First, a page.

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New Dart can't Dodge its past
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My ears perked up when I heard that Dodge was bringing back the Dart, a model that was last around in 1976.

We had two Dodge Darts that my dad drove until they were worn out. One of them became a car that I drove for a while.

The designers of the first one, back in 1962, proposed the name “Dart.” The executives of Dodge didn’t care for the name and commissioned a study that recommended the car be called “Zipp.” After the expensive study, they decided that Dart wasn’t a bad name after all.

A few years ago, Dodge brought back the Challenger, a high-performance muscle car that was very popular in the early '70s. It was built on the same platform as the Plymouth Barracuda, another hot car of the era.

The current Challenger looks a lot like the Challenger of old. The Dart, thankfully, does not.

The old Dart was not necessarily ugly; it just wasn’t flashy like other Dodge models.

A Dodge engine called a “Slant 6,” a six-cylinder engine where the pistons moved at an angle, rather than straight up and down, powered the ones we had.

I knew just enough about engines to be dangerous. For example, I proved on one occasion that a Slant 6 would run without oil. I didn’t run very far, but I discovered the problem before I blew the engine.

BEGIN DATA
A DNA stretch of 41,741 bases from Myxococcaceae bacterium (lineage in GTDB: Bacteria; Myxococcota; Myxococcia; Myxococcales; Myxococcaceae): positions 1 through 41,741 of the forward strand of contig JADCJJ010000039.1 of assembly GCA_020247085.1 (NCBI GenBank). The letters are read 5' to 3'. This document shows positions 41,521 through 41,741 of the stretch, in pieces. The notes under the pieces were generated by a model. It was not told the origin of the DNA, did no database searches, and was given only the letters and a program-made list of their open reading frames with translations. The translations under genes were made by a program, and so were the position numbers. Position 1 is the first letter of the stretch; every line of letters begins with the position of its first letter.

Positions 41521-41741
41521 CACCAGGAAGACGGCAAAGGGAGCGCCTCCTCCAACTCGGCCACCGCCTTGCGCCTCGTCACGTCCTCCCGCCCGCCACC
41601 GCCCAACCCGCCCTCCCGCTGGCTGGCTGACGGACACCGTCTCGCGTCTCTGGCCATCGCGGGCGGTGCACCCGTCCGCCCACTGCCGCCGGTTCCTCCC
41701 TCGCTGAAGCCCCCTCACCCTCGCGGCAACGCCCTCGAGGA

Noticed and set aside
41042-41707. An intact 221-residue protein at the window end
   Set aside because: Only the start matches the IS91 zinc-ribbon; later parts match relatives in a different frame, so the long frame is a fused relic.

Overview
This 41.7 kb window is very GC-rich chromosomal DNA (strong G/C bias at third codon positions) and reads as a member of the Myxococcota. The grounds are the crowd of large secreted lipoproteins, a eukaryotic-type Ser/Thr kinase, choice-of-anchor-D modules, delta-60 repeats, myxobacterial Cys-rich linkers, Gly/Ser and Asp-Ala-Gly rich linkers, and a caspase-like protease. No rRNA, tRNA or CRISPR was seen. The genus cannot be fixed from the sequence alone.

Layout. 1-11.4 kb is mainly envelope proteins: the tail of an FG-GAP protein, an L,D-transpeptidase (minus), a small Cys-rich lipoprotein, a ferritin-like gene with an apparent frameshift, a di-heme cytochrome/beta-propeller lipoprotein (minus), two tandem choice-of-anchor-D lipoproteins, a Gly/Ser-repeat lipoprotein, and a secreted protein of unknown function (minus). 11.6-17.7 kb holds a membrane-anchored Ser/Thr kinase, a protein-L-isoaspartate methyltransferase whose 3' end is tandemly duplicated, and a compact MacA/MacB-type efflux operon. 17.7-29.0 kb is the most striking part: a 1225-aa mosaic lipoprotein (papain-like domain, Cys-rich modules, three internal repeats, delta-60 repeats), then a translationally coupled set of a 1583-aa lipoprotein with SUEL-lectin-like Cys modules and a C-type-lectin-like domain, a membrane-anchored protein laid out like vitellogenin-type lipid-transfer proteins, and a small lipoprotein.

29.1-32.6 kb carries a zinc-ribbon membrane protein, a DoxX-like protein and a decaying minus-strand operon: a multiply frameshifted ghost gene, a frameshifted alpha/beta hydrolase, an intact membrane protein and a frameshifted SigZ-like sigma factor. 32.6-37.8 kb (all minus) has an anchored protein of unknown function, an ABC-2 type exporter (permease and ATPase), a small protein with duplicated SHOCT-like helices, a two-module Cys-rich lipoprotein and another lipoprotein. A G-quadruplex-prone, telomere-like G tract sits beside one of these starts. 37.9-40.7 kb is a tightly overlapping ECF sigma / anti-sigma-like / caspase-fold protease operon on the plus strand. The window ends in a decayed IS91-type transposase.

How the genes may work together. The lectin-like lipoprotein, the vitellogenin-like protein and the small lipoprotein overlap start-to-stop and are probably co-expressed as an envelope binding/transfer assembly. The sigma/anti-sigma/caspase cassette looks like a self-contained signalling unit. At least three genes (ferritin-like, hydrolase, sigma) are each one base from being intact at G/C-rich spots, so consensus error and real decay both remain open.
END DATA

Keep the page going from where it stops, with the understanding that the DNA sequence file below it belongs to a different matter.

I also proved that the Dart would run without a battery. I loaned a boy my battery after starting the car. First of all, I learned a lesson about loaning car batteries, but I did drive around town all night without one.

That last Dart was green with green vinyl seats. That year, Dodge did away with a button for the horn and put some tubing around the ring of the steering wheel. It was awful.You would make a left turn and unintentionally blow the horn a few times in the process.

My dad replaced it with a doorbell button taped to the dash.

The trouble was the steering wheel kept coming apart and we tried everything from rubber bands to duct tape to hold it together.

I ended up using a pair of Vice-Grip pliers to hold the wheel on. You were essentially driving the car with a pair of pliers. This was not a repair that was listed in the owner’s manual.

I sincerely hope if anything from the old Dart is brought back for the new one, it isn’t that steering wheel.

That first Dart was a car we drove on several vacations. It did not have air conditioning and we would wait until dark before leaving. My dad would down a pot of coffee between our house and the beach.

They weren’t fancy cars and I think Dodge designed them that way.

The new one says it is the most technologically advanced car in its class and it boasts 60 safety and security features. That’s a far cry from its older cousin. I don’t think we knew where the seat belts were in the first one.

I wish the good folks at Dodge well with their new car with old name. I’ll never see one without thinking of the past.

Harris Blackwood is a Gainesville resident whose columns appear on the Sunday Life page and on

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